International Business: BRITAIN
ARE THE TORIES COMMITTING SUICIDE?
It's Dec. 31, 1998, and British Prime Minister Tony Blair dons his dinner jacket on his way to New Year's Eve festivities. But first he has an announcement to make to the press horde outside 10 Downing St. A dozen European countries are going to adopt a single European currency the next day, and Blair has reluctantly decided to throw in Britain's lot with them. To hang back would be to condemn the island nation to Europe's sidelines, he reasons.
This is the scenario that's giving Conservative members of Parliament nightmares. An outspoken few dread losing sovereignty to overbearing European bureaucrats in Brussels. Many others worry that they will never overcome Labor's 40% lead in the polls under Prime Minister John Major's uninspiring leadership.
Knowing that all the sniping, from Euroskeptics and others, was undermining him, Major decided to smoke out the dissidents by resigning on June 22 as party leader. The Tories will decide the bland ex-banker's fate on July 4.
Major's strategy was to show that the loud critics were just a small faction. But he may instead have hastened his own demise. That's because there are far more doubters of his leadership than there are Euroskeptics. So what was an irritating but minor matter of party disloyalty has thrown the country's leadership up for grabs. A Tory other than Major could emerge as the new party leader, and thus Prime Minister. Or the country could face a snap general election, which just might sweep in a Labor government.
Major's only declared challenger is former Cabinet member John Redwood, 44, part of a boisterous but small group of hard-line rightists whose high priestess is Margaret Thatcher. Redwood once ran Thatcher's policy unit at 10 Downing St., and he may be even more radical than his mentor. A "family values" politician with echoes of America's Christian Right, he opposes abortion and denigrates single mothers on welfare--issues Thatcher never touched. He's a fan of U.S. House Speaker Newt Gingrich. But his anti-Europe views, including a vow never to join a single currency, place him more in the isolationist America First camp of Patrick J. Buchanan. "We must not be ashamed of being Conservatives," said Redwood at his press conference debut.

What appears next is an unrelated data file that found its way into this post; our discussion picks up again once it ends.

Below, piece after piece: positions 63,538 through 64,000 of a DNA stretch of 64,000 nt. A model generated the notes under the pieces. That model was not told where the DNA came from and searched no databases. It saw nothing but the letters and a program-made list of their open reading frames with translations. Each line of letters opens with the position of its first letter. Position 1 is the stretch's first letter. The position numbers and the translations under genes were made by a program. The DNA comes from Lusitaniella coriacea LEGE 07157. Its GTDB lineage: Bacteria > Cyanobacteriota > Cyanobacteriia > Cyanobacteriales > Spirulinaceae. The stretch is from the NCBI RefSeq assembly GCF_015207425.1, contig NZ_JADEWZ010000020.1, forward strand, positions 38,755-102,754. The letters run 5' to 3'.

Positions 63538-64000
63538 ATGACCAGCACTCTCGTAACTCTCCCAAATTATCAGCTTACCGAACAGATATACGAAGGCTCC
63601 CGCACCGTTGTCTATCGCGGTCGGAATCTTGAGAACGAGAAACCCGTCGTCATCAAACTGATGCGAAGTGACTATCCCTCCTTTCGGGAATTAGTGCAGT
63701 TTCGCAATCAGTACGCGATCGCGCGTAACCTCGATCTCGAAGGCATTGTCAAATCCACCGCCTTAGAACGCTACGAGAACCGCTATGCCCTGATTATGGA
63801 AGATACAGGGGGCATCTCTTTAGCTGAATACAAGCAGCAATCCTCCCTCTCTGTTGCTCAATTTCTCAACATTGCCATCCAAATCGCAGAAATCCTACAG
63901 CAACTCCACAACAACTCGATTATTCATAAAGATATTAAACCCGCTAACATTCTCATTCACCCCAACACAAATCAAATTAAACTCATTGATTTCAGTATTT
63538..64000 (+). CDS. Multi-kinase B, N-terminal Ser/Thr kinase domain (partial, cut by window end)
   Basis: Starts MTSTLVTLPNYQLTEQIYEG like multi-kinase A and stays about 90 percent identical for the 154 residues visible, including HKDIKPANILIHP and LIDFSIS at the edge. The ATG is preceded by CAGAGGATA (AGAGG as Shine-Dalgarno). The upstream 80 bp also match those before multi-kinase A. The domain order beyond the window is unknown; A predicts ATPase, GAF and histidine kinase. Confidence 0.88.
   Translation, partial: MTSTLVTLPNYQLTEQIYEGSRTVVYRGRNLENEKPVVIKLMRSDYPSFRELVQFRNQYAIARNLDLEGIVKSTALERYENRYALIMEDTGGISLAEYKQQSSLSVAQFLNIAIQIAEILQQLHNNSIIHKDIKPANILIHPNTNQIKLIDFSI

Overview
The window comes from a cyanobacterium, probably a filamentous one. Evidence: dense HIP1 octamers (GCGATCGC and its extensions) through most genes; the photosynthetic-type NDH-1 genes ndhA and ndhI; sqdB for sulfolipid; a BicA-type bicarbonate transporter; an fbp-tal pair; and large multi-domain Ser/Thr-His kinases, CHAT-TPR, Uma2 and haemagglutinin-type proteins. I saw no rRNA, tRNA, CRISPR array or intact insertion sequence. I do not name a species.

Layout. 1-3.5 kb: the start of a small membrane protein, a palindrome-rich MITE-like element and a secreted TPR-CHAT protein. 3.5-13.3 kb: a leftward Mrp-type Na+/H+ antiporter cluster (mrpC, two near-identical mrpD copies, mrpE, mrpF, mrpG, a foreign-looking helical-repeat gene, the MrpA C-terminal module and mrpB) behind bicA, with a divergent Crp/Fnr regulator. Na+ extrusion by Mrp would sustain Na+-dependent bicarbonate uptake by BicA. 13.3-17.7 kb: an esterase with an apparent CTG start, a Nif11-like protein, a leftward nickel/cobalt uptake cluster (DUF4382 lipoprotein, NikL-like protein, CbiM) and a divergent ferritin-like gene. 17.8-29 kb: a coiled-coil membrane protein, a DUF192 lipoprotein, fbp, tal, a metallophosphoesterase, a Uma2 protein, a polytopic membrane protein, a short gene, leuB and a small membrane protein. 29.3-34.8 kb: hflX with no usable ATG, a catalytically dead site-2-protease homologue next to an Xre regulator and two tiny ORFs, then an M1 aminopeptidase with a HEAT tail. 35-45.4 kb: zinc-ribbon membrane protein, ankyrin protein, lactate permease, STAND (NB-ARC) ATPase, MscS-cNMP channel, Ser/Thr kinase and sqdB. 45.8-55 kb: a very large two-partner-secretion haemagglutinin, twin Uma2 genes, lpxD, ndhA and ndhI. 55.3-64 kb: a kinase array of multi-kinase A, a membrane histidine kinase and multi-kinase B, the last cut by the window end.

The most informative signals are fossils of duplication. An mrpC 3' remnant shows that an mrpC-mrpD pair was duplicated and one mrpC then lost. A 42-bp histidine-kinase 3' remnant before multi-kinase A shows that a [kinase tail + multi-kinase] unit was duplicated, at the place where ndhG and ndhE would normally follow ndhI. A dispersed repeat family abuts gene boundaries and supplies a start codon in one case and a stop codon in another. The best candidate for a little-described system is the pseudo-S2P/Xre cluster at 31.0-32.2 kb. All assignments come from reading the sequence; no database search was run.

WISHY-WASHY. He has a point. While Major's centrist approach has up to now allowed him to preserve a working relationship with all but the most extreme anti-Europe MPs of his party, to Britain's voters he comes across as wishy-washy. "I certainly wouldn't vote Conservative with John Major in power," says consultant Daniel J. Day-Robinson, 35, as he rode the 7:30 p.m. train to his suburban south London home. "He has never taken a stand on anything."
While it is too soon to tell how the midsummer madness at Westminster is going to settle out, it doesn't look good for Major, future European cooperation, or even the British economy. London's markets, worried about a tax or interest rate cut to woo voters, have signaled their unhappiness by pushing down stock and bond prices and the value of the pound against the world's major currencies.
Redwood's chances of winning outright on July 4 are slim, but he has enough heft to draw away 80 to 100 of the 329 votes, either for himself or in abstention. That would probably be sufficiently humiliating to force Major to withdraw.
If Major, 52, is pushed out, others likely to jump in for the second round on July 11 include Trade and Industry Secretary Michael Heseltine, 62, and the Thatcherite and Euroskeptic Employment Secretary Michael D. Portillo, 42, who is better known. The two Michaels are certain to polarize the party between its left and right wings. In fact, just the possibility of a win by Europhile Heseltine is bringing some wayward sheep back to the Major fold. That means Major could win by default.
It would be a hollow victory. Voters are disgruntled with all the party infighting. And Labor's Blair is likely to be the biggest beneficiary.
Under fire, the harried Major is promising that the good times will return. At the recent European summit in Cannes, he told a camera-toting media scrum: "We're onstream to double living standards over the next 20 years." But voters, disgusted by a stream of scandals and policy reversals, are unlikely to be convinced.By Paula Dwyer, with Heidi Dawley, in London, and with Bill Javetski in Cannes